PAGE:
Thursday, October 28, 2010
Goan Beef Curry + Punjabi Cabbage
I am terrible with meals after returning from vacation. Normally I make a menu for the week and create my shopping list from that, so that Seth and I can get all of our shopping taken care of in one fell swoop; otherwise, it's countless trips to the local (overpriced) store as I try to come up with things daily, only to discover that I am missing about half of the ingredients. While living the single life I would look at a can of chickpeas, canned tomatoes and a bag of rice and think, "Dinner! For the week!", marital bliss had taught me that not everyone enjoys getting by on such monkish offerings. So for a week or thereabouts after returning from a trip I find myself scrambling to put filling, protein-laden (read: meat) meals on the table. That is my first excuse.
Luckily one meal this week only used half a kilo of beef, so I had almost a whole kilo on hand, which it turns out was the only special ingredient I needed for beef curry - well, that and coconut milk. Luckily, I keep that in stock. I didn't even need cilantro! However, unexpectedly cooking a blog-worthy dish meant I wasn't feeling motivated with the camera. I have mentioned this before, but Indian can be tricky to photograph attractively; this difficulty is doubled when all you want to do is eat. Maybe you try and take a couple of pictures of your husband spooning a bite into his, but you can't get the lighting right and want him to keep posing with the food right in front of his mouth, until he gets irritated because he, too, wants to eat. That is my second excuse.
Only two excuses - not so bad! The cabbage was my green addition to dinner and also easily made with ingredients on hand. In the future I will include pre-ground ingredients, but I pounded everything in my mortar and am not sure what the equivalents would be. Also, you may notice that several of the spices are similar to those found in pork vindaloo - these spices are the base for most "curry" flavors.
Goan Beef Curry
The Food of India
8 cardamom pods
1tsp fennel seds
4-inch stick cinnamon
1/2tsp fenugreek seeds
1/2tsp ground black pepper
3tsp coriander seeds
3tsp cumin seeds
1/2cup oil (this makes an oily, oily dish - feel free to reduce to 1/4cup)
2 onions, finely chopped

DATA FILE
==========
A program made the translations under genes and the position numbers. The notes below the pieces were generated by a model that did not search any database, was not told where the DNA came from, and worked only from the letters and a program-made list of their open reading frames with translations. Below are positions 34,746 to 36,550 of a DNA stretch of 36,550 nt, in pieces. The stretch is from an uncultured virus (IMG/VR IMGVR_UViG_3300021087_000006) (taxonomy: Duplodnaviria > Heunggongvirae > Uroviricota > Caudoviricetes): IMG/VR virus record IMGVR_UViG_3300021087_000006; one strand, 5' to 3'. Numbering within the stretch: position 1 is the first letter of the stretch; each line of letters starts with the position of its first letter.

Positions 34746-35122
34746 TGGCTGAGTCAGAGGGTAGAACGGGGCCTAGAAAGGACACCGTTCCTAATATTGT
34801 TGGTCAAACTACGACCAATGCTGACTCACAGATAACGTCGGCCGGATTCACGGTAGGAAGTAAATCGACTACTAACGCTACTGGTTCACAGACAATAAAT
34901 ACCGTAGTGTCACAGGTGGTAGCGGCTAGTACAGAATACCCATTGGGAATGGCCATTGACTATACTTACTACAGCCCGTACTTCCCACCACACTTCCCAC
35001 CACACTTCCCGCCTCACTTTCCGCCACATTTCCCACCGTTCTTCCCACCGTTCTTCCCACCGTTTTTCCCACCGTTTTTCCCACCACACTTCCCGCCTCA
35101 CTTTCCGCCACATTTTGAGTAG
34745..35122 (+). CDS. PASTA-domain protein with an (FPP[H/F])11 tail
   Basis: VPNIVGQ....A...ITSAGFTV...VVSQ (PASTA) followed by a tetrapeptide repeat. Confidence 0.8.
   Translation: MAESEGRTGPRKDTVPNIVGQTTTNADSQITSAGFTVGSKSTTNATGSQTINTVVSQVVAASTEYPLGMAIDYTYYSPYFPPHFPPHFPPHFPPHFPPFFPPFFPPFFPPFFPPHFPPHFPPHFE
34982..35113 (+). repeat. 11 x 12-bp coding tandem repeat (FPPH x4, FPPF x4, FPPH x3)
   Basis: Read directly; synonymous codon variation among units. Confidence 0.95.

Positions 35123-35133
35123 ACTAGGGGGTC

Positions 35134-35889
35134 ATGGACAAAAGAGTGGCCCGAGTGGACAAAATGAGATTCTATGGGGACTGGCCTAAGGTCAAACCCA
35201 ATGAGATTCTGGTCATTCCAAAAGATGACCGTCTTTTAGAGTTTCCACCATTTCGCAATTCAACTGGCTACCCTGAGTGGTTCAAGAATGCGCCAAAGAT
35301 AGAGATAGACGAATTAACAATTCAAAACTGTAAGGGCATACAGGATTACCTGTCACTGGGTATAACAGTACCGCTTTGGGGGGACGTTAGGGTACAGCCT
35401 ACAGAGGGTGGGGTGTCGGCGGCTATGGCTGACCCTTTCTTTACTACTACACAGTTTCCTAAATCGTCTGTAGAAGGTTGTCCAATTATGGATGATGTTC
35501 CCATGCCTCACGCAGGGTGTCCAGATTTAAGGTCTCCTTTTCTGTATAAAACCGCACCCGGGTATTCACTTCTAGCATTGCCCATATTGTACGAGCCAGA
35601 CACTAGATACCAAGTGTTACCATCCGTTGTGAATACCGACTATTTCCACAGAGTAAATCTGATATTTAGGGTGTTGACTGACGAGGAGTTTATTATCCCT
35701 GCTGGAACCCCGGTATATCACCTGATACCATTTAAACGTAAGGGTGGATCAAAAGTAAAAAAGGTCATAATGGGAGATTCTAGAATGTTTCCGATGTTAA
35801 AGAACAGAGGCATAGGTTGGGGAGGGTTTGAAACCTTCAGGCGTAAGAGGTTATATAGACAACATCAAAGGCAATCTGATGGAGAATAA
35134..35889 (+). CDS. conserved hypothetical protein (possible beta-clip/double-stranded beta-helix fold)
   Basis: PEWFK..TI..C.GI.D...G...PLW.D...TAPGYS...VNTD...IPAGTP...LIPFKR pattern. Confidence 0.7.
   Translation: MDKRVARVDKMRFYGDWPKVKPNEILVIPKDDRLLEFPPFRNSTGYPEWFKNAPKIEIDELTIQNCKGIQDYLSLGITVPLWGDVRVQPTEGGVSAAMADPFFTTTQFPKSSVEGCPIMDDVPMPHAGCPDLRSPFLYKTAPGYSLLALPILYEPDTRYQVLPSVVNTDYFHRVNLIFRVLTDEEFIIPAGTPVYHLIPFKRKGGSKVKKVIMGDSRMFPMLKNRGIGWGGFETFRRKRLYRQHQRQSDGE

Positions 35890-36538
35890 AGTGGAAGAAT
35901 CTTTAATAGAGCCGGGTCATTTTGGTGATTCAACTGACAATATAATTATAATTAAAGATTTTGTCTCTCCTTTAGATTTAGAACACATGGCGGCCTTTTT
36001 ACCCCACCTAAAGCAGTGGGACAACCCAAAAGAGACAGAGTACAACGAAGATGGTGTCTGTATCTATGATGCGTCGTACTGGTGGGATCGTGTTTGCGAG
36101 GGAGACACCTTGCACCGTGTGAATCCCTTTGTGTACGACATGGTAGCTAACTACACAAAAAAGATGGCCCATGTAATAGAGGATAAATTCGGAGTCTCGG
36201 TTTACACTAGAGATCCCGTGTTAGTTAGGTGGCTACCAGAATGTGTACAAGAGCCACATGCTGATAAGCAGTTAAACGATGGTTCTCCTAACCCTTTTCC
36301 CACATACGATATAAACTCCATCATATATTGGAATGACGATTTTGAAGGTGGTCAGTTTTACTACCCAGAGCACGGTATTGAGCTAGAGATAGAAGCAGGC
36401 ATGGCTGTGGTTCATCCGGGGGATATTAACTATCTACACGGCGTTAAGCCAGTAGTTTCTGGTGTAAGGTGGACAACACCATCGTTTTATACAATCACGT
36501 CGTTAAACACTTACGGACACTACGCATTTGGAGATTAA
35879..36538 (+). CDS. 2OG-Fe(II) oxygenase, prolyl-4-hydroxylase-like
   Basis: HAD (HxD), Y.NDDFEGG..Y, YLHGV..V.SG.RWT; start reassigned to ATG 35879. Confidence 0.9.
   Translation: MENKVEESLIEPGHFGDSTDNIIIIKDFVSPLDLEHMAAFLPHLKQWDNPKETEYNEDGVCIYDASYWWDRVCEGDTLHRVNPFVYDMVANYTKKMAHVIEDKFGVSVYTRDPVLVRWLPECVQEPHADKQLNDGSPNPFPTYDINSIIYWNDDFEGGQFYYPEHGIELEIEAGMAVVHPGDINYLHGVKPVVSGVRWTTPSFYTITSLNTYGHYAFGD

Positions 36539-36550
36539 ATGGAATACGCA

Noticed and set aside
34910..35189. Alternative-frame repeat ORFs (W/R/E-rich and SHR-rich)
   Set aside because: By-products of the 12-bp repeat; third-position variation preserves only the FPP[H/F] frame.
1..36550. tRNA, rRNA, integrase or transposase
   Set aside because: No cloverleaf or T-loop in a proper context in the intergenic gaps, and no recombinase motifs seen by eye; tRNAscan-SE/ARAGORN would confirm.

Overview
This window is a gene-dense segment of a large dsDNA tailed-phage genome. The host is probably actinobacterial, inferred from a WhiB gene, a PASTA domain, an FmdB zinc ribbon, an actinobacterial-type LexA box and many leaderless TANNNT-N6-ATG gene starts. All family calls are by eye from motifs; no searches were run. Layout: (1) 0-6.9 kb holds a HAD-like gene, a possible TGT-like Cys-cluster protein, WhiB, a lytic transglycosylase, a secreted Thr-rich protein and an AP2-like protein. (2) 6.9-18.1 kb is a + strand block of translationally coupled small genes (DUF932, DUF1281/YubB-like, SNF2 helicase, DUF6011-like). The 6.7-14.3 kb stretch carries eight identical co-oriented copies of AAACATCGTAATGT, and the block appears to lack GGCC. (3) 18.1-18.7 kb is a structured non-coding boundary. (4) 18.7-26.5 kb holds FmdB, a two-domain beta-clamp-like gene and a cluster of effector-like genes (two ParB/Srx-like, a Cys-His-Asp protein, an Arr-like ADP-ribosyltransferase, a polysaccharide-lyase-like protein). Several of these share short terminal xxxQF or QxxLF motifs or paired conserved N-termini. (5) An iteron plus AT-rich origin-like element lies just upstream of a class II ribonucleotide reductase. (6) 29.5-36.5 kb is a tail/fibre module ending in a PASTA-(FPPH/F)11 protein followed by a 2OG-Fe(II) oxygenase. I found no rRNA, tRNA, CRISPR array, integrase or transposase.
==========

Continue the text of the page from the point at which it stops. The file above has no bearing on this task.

6 garlic cloves, finely chopped
4-inch piece of ginger, grated
1kg stewing steak, cut into 1 inch cubes
1/2tsp ground turmeric
2tsp chili powder (mine is extremely hot, so use your discretion)
1 1/4cups coconut milk
1. Remove seeds from cardamom pods and grind them with the fennel seeds, cloves, cinnamon stick, fenugreek seeds, black pepper, coriander and cumin seeds, until they form a fine powder.
2. Heat oil in a heavy-based pan or casserole over medium heat and fry the onion, garlic and ginger until onion is softened. Add the meat and fry until brown all over. Add all the spices and fry for 1 minute. Add the coconut milk and bring slowly to the boil. Cover, reduce heat and simmer for about 1 hour, until meat is tender.
3. If liquid evaporates during cooking, add about 3/4 cup boiling cup of water and stir to make a thick sauce. If the sauce is too liquid at the end of the cooking time, simmer with lid off until it evaporates. Season with salt, to taste.
1/2 onion, roughly chopped
1 garlic clove, roughly chopped
1-inch piece of ginger, chopped
2 green chilies, seeded and chopped
1tsp cumin seeds
1tsp ground turmeric
1/2kilo green cabbage, finely shredded
1/2tsp ground black pepper
2tsp ground cumin
1tsp ground coriander
1/4tsp chili powder
1tbsp unsalted butter
1. Finely chop onion, garlic, ginger and chili together with a knife.
2. Heat oil in a heavy-based frying pan over low heat and fry the onion mixture until softened but not browned. Add cumin seeds and turmeric to pan and stir for 1 minutes. Mix in cabbage, stirring thoroughly until all leaves are coated in the yellow paste. Add the salt, pepper, ground cumin, coriander and chili powder. Stir to coat the cabbage, then cook for 10 minutes with the pan partially covered, stirring occasionally until the cabbage in soft.
3. If cabbage becomes too dry and starts sticking to the pan, add 1-2 tablespoons water. Stir in the butter and season with additional salt, to taste.